BBC Introducing with Gilles Peterson and Jez Nelson, Band on the Wall. Monday 16th July 2012.
This was a little different to other MJF gigs. One, because it's recorded for Radio 3 and two, because the artists were chosen by Jez Nelson, Gilles Peterson and Kevin LeGendre, all from the BBC in some guise. The artists were selected from acts that had applied to the BBC Introducing scheme.
Bristol's 'Dakhla' were a perky two sax, trumpet and drum affair. This band were more about the horn arrangements than improvisation as such, drawing on a wide selection of traditions from balkan music to afro beat and funk. I particularly enjoyed Matt Brown's vibrant open ringing drum sound, giving his fab loose grooves an added low rumble tastiness. There were hints of Seb Roachford in there, as well as the Polar Bear sound generally, but Dakhla have very much their own thing, and very engaging it is too.
If 'Dakhla' weren't about the improvisation, 'Im' very much were, largely of the free variety. There was a certain genteel and rustic charm to this outfit, some elements of the sound having stirred up a little nostalgia for the BBC Radiophonic workshop themes. The deep echo reverb Hammond organ sound was also reminiscent of early 70s Pink Floyd, along with the filtered minimoog sounds adding to the retro vibe. Despite the generally unstructured approach, a number of arranged horn parts were layered in by the excellent sax and trumpet players. There was also some lovely woody sounding manipulated trumpet improvising that I eventually worked out was reminding me of Jon Hassell's contributions to David Sylvian's work. 'Im' inevitably are not going to be everyone's cup of tea, but hats off to them for a great little set, and the BBC for giving them this airing.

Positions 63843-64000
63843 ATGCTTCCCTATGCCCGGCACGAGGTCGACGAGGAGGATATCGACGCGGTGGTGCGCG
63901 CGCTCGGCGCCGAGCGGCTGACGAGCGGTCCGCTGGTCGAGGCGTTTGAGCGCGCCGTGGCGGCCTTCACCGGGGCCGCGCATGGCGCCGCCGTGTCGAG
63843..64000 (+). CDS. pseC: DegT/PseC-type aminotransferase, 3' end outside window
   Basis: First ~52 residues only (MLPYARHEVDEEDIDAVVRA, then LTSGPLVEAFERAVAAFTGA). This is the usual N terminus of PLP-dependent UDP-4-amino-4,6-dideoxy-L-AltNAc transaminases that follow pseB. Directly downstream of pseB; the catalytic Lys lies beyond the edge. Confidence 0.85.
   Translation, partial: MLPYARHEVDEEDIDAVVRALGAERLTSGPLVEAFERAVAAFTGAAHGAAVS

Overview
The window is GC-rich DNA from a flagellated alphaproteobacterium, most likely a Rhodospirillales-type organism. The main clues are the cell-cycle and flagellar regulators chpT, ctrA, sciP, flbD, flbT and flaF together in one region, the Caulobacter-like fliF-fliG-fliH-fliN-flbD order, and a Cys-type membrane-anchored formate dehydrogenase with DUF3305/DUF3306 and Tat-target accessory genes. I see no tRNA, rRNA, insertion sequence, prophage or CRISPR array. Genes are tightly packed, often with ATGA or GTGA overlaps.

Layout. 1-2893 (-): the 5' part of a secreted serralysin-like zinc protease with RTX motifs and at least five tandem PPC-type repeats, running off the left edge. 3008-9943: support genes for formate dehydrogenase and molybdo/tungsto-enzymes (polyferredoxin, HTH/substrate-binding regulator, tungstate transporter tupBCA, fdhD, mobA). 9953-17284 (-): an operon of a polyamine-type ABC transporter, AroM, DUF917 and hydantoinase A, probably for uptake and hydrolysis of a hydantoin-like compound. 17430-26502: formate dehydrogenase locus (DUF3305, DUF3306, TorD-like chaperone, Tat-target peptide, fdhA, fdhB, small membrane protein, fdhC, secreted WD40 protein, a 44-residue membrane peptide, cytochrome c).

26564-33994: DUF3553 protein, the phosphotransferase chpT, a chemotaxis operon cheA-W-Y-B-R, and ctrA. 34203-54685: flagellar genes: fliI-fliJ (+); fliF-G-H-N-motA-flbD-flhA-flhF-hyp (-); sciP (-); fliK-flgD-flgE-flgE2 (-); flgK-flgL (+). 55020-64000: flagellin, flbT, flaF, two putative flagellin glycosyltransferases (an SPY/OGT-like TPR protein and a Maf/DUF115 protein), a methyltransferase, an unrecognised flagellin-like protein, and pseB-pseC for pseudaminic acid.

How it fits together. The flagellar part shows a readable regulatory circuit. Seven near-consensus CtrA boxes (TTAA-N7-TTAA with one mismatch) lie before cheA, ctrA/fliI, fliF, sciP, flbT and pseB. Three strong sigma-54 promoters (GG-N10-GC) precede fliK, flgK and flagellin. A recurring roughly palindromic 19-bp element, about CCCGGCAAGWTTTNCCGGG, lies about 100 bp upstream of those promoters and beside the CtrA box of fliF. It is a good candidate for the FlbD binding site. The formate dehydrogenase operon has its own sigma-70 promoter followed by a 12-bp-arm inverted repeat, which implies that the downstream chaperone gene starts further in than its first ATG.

The last act of the night for me were 'Roller Trio'. They're one of those acts that cram lots of different styles in a track in what can sometimes sound like a bit of a scissor and paste job to some ears. The tracks tend to be quite long and complex, having lots of sections with dramatically different tempos, dynamics, time signatures, harmony etc. This can be a little frustrating from a listening point of view, especially when you really like a section, but it's what they do, so that's fair enough I guess. The playing's of a high standard, with some really nice grooves emanating from the drums of Luke Reddin-Williams (whose fragmented style and mannerisms were not a million miles from Manchester's own Luke Flowers). Sax player James Mainwaring and guitar player Luke Wynter can both also get round a tricky time signature while laying down some decent sounds. Ultimately though, there was something about it that I couldn't engage with to any great extent. Reductio ad absurdum summary: Trio VD without the distortion pedals.